I recently wrote two tutorials on the basic concepts and the math behind designing crease patterns for pleated forms. Here I will talk about how to fold the form from the crease pattern, adapting the folding methods from the simpler forms to more complex designs. Here is the crease pattern I developed in my previous tutorials:
As far as paper choice, I find that heavier papers that wet-fold well work best for this style of folding. Elephant Hide paper is well-suited for these forms. I have also used Strathmore charcoal and pastel paper and Canson Mi-Teintes paper, but these papers are a bit more limited in their suitability. Other papers that work well for folding tessellations are probably going to work well for these forms too.
In general, the reference points for this type of model are extremely difficult to find by folding, and relatively small errors can make a big difference in the final shape. It is usually much easier to use a ruler to find the reference points for the ends of the straight folds and along the curved folds. I usually round the measurements to the nearest 0.5 mm or 1/32 inch. The straight valley folds are easiest to find first, and then the curved mountain folds can be filled in.
As with any crease pattern, the next step is to pre-crease along all the fold lines. For the straight folds, I typically score the folds with a scoring tool. This makes it much easier to make the folds look clean and neat, and it also speeds up the folding process.
For the curved folds, there are several approaches. One possibility is to score and then fold the curves. I sometimes cut a template from cardstock or another sturdy material to score those folds. This only requires a few reference marks on the paper and can make the curves more consistent. However, any imperfections in the template will be repeated in every gore. Also, any mistakes will be very difficult to fix because the scoring tool cuts into the paper.
Another approach is to fold the curves by hand. This generally requires measuring more reference points for each curve. Folding consistent curves is more challenging than folding straight lines, and folding the curves by hand is generally slower than using a template. However, especially for new designers, a big advantage of folding the curves by hand is that it is easier to tweak the curves as needed while collapsing the form and clean up any imperfections.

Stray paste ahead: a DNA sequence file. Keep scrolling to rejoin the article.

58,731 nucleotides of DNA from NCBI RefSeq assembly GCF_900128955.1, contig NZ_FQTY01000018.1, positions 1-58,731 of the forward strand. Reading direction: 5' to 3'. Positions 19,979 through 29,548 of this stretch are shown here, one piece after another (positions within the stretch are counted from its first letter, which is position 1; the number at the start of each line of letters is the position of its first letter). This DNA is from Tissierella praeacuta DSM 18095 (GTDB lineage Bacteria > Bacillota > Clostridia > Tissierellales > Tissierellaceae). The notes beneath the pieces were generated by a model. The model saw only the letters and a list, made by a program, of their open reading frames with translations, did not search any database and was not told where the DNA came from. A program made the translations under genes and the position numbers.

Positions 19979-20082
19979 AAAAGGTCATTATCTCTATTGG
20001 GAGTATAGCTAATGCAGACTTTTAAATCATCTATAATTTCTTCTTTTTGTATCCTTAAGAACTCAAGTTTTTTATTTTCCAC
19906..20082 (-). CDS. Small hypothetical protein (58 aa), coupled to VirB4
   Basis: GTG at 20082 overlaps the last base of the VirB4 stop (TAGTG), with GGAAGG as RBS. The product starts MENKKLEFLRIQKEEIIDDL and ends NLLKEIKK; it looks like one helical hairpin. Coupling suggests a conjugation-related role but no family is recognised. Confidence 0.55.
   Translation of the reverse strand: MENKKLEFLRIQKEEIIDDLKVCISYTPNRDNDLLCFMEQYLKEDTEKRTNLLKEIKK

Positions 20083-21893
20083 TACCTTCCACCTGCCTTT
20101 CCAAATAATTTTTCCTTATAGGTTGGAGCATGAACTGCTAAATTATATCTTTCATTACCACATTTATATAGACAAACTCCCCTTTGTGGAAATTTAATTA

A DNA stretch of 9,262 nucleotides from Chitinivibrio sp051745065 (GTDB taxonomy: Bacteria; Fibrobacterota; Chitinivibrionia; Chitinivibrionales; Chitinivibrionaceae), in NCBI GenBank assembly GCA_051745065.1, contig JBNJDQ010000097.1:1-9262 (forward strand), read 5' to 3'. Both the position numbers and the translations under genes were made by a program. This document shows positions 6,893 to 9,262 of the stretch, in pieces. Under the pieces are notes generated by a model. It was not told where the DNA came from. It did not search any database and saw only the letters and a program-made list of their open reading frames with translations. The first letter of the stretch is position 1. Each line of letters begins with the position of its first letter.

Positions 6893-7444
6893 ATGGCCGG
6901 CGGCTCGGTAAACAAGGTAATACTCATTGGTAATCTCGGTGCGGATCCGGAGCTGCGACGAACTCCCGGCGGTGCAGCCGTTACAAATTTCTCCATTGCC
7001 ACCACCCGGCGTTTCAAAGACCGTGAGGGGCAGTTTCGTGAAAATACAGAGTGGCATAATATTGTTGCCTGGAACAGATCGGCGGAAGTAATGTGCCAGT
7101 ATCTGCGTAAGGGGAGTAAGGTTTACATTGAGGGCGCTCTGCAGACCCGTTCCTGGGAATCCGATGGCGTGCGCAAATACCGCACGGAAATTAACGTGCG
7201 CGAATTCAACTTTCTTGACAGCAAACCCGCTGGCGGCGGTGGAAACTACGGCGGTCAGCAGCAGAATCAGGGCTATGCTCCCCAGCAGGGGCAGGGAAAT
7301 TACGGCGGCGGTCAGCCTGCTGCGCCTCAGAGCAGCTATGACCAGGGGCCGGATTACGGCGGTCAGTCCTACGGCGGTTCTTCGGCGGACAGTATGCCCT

Once all the folds are pre-creased, the next step is to transform the paper from a flat sheet into a tube. Since there is one more gore than is needed to go around the form, the first and last gore will overlap. Glue the front of the gore on one end of the paper to the back of the gore on the opposite end.
Often, the pre-creases need to be reinforced at this stage. For each mountain-valley crease pair, fold both creases and pinch along the folds. This makes it easier to collapse the final shape.
To collapse the form, I find it easiest to start with the base. This will use the mountain and valley folds that are already pre-creased. Squeeze the paper together using the pre-creased folds, and push down on the base to collapse it. It can take a little practice to collapse the base smoothly. Using tape to help hold the folds in place can make the collapse easier, and sometimes wet-folding is needed to get the base to stay in place.
Then, collapse the rest of the form along the pre-creased mountain and valley folds. Typically, wet-folding is required to lock the curves in place. While the paper is drying, either tape or clips can help hold the shape in place as needed. Each of these approaches brings its own advantages and disadvantages. Sometimes clips can dent the paper, and tape can tear the paper, especially if it is removed before the paper is completely dry. If the wet-folding does not hold the paper in place well enough, a small amount of glue will often help.
The finished form from the design looks like this, not too far from the original design: